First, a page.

Physicians in the Division of General Medicine play a leading role in educating the internists of tomorrow as well as providing comprehensive medical care for adults today. Education is the critical focus for our faculty, whether they are supervising medical students and residents in the patient clinics, or using their teaching skills to improve patient care. As educators, we concentrate on the expert medical training of a new generation of doctors. As researchers, we conduct health-services research to understand how doctors and patients communicate and make that interaction more effective. As health-care providers, we recognize that our patients are individuals from diverse cultures and backgrounds. Our clinicians and researchers are committed to studying and overcoming the barriers to providing good medical care through teaching and research, and to applying that new knowledge to enhance care delivery.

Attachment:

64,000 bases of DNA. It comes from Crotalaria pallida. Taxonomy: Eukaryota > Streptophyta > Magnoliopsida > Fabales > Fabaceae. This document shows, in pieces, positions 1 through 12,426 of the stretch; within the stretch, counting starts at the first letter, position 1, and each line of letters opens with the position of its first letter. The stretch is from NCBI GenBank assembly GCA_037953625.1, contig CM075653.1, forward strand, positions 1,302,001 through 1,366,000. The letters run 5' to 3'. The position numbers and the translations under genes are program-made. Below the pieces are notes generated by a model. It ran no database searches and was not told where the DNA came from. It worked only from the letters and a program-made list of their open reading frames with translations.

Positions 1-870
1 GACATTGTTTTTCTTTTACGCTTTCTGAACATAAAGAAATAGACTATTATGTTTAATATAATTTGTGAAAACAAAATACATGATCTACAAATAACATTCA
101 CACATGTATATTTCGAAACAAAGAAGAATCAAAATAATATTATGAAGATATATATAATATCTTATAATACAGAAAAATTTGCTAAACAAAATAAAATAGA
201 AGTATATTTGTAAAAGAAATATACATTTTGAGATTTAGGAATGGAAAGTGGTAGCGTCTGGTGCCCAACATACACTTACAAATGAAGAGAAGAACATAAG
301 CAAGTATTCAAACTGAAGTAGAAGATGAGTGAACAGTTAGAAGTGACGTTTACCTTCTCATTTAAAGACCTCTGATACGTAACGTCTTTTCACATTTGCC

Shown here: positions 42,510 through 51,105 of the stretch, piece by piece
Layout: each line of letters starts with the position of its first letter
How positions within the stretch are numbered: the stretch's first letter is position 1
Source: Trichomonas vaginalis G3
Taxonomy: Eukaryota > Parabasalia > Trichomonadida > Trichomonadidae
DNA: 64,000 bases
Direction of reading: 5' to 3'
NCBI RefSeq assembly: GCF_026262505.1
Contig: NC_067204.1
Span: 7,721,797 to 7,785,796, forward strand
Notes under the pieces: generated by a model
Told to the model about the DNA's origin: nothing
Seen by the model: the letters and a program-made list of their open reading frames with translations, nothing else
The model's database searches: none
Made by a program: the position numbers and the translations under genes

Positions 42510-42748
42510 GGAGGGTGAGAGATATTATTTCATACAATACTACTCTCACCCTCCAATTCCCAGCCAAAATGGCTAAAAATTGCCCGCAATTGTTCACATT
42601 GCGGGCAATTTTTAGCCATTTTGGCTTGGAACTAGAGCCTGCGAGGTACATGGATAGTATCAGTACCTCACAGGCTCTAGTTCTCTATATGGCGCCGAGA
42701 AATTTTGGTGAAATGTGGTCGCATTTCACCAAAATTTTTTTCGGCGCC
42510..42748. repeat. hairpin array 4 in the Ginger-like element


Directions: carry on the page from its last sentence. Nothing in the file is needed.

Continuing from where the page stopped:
The division's accomplished geriatric clinician-educators are training future physicians to care for the 76 million "baby boomers" who will soon reach retirement age. These doctors will develop better approaches to treating common geriatric syndromes such as urinary incontinence, Alzheimer-type dementias and balance / gait disorders. Our commitment to geriatric medicine helped create the Internal Medicine Geriatric Clinic, a place that provides special care for older adults whose independence is threatened. Here, physicians have shifted their care emphasis from "disease management" to "people management" - finding strategies to help patients with chronic disease function at maximal capacity. We have also established an endowed chair to head the Center for Healthy Aging and Geriatrics, providing leadership that will link our geriatric care and education efforts to community programs and to research.